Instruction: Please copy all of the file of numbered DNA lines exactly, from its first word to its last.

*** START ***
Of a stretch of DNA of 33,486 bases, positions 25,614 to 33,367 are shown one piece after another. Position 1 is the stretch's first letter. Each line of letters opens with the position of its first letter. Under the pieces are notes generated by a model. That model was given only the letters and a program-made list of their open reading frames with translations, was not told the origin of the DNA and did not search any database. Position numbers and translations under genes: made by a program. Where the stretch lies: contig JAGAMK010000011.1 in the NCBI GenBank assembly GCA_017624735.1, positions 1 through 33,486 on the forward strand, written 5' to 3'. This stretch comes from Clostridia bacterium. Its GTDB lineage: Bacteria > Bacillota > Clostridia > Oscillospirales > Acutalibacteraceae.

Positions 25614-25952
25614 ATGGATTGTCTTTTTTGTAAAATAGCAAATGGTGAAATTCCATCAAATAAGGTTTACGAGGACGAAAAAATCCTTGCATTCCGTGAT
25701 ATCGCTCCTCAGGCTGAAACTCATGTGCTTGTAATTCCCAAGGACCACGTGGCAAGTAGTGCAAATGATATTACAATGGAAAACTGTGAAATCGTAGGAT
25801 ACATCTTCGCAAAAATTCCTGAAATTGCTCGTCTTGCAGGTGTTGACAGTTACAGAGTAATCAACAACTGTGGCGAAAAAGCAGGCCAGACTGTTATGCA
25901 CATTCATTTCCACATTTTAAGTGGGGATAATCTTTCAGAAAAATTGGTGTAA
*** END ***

Of a stretch of DNA of 33,486 bases, positions 25,614 to 33,367 are shown one piece after another. Position 1 is the stretch's first letter. Each line of letters opens with the position of its first letter. Under the pieces are notes generated by a model. That model was given only the letters and a program-made list of their open reading frames with translations, was not told the origin of the DNA and did not search any database. Position numbers and translations under genes: made by a program. Where the stretch lies: contig JAGAMK010000011.1 in the NCBI GenBank assembly GCA_017624735.1, positions 1 through 33,486 on the forward strand, written 5' to 3'. This stretch comes from Clostridia bacterium. Its GTDB lineage: Bacteria > Bacillota > Clostridia > Oscillospirales > Acutalibacteraceae.

Positions 25614-25952
25614 ATGGATTGTCTTTTTTGTAAAATAGCAAATGGTGAAATTCCATCAAATAAGGTTTACGAGGACGAAAAAATCCTTGCATTCCGTGAT
25701 ATCGCTCCTCAGGCTGAAACTCATGTGCTTGTAATTCCCAAGGACCACGTGGCAAGTAGTGCAAATGATATTACAATGGAAAACTGTGAAATCGTAGGAT
25801 ACATCTTCGCAAAAATTCCTGAAATTGCTCGTCTTGCAGGTGTTGACAGTTACAGAGTAATCAACAACTGTGGCGAAAAAGCAGGCCAGACTGTTATGCA
25901 CATTCATTTCCACATTTTAAGTGGGGATAATCTTTCAGAAAAATTGGTGTAA